Jamaat-i-Islami (Pakistan)

Country: Pakistan
Details of Formation: The Jamaat-i-Islami was establishes in Lahore on August 26, 1941. It is Pakistan’s oldest religious party. It became pro-government in 1977, when it agitated against the Bhutto regime, which prepared the stage for the coup by Ziaul Haq, who then became President.
Details of Termination: In 1988, the Jamaat-i-Islami joined other political parties and rejected the policy of President Ziaul Haq, distancing itself from Zia’s regime. In 1990, it became part of Pakistan’s right-wing coalition government. In May 1992, the Jamaat-i-Islami left the government after disagreements during the negotiations to produce a new government in Afghanistan.
Purpose: The main purpose of the group was to support General Zia to stay in power. This implied that they were actively intimidating political opposition.
Organisation: The Jamaat-i-Islmai had close links to President Ziaul Haq. During his Presidency, the PGM was the only religious party supporting his regime, and was thus able to impose policy demands on the government, which the government complied with in order to maintain the support of the well-armed Jamaat-i-Islami group. The Jamaat-i-Islami also received official patronage. In exchange, the Jamaat-i-Islami provided unconditional support to Ziaul Haq’s martial law rule.
Weapons and Training: During the 1980s, the Jamaat-i-Islami was able to get hold of arms shipments made by the US for Afghanistan. They prevented large parts of the shipments from reaching Afghanistan, and stockpiled or sold the weapons themselves. They also acquired the weapons from their Afghan Jamaat-i-Islami counterparts. The weapons the US sent included Soviet-made AK-47 rifles, mortars, surface-to-air missiles, bazookas and rocket-propelled grenades.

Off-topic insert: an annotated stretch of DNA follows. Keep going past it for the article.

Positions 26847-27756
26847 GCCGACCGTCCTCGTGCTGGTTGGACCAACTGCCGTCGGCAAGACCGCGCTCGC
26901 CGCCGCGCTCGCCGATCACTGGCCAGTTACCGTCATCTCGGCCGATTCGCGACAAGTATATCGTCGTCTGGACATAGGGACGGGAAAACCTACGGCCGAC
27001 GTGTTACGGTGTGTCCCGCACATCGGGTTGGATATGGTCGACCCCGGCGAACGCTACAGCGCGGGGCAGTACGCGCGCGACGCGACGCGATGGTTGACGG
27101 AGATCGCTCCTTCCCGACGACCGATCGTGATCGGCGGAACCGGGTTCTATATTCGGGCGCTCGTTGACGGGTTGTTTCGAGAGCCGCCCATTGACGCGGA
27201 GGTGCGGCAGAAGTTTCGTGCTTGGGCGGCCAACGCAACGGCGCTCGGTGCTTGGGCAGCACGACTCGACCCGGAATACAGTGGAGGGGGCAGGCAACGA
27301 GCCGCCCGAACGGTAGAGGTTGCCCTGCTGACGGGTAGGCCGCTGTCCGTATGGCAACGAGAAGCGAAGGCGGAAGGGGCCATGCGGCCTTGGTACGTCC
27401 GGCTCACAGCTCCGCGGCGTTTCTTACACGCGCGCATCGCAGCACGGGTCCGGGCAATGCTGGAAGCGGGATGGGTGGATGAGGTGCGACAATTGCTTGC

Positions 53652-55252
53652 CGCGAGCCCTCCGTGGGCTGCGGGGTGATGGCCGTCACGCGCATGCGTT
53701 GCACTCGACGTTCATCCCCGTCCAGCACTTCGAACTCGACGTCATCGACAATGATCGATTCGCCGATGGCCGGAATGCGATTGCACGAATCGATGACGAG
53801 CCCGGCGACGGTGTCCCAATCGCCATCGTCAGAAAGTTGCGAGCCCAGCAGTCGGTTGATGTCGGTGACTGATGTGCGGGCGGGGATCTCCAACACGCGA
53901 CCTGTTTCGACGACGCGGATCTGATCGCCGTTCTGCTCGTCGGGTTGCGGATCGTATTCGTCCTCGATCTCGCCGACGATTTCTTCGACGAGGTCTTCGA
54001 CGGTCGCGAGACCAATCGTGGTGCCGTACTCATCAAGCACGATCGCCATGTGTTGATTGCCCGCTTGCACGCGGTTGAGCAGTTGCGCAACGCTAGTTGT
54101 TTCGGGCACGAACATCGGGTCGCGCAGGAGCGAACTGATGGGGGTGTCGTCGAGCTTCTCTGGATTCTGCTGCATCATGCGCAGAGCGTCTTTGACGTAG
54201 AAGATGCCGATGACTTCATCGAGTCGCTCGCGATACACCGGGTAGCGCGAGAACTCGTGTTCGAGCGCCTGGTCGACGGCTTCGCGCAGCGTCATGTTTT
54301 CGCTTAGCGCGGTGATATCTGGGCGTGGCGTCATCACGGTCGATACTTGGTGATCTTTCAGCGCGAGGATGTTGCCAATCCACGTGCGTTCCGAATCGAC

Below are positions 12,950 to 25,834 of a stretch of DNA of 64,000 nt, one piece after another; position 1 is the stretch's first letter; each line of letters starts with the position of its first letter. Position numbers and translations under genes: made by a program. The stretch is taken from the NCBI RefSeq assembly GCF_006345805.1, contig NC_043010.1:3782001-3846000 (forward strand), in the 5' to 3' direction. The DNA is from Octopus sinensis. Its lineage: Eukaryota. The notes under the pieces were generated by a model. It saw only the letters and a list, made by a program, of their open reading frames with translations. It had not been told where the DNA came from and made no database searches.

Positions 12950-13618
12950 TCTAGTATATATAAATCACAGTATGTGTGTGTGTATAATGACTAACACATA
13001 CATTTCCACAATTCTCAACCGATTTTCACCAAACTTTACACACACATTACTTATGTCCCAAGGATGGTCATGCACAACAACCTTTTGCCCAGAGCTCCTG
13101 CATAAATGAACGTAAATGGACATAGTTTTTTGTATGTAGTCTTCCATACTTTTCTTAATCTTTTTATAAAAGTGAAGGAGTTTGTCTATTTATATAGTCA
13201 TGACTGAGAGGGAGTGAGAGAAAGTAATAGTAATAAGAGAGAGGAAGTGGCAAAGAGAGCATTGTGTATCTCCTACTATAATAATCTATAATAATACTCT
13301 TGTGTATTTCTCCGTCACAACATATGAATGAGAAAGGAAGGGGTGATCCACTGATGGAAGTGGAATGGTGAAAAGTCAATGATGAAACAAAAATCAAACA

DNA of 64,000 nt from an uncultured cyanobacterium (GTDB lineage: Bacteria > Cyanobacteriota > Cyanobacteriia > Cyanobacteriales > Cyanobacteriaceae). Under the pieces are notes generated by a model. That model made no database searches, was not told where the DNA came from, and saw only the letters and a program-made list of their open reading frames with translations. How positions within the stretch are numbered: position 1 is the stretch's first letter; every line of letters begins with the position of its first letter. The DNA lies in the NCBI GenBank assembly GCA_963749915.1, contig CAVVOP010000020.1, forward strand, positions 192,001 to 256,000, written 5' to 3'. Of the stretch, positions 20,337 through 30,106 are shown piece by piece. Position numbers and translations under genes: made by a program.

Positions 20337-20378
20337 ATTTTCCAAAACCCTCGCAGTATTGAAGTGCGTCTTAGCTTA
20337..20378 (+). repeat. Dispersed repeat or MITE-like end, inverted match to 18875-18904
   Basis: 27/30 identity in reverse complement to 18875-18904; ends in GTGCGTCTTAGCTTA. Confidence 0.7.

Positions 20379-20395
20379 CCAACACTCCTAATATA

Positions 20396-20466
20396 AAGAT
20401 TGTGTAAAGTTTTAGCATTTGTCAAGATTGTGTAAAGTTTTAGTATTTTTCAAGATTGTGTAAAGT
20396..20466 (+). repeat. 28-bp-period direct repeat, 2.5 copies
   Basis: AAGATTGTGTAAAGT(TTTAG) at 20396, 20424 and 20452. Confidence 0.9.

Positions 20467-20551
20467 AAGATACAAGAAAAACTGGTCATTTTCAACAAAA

Size: In 1982, the Jamaat-i-Islami had over 1 million members. It is not clear how many were actually part of the armed wing. In 1987, 10,000 Jamaat-i-Islami members participated in a demonstration organised by the President.
Reason for Membership: --
Treatment of Civilians: Jamaat-i-Islami participated, alongside other fundamentalist Islamic parties, in deadly campaigns against religious minorities, including the Ahmedis, an Islamic minority sect. More than a dozen Ahmedis were killed in a move instigated by Jamaat-e-Islami, though the killers were not caught. In a news source a journalist voiced his fear of being beaten up if he criticized the Jamaat-i-Islami.
Other Information: Jamaat-i-Islami is also spelled Jamaat-e-Islami, and sometimes abbreviated JI. It has an extreme violent student wing, known as Islmaic Jamiat Tulaba. Jamaat-i-Islami received financial support from radical groups in Saudi Arabia and Iran. The group was a PGM during 1977-07-05 – 1988-06-01 (accuracy month) and again from 1990-11-06 (accuracy day) – 1992-05-01 (accuracy month).
References: Information was taken from news sources listed in the PGMD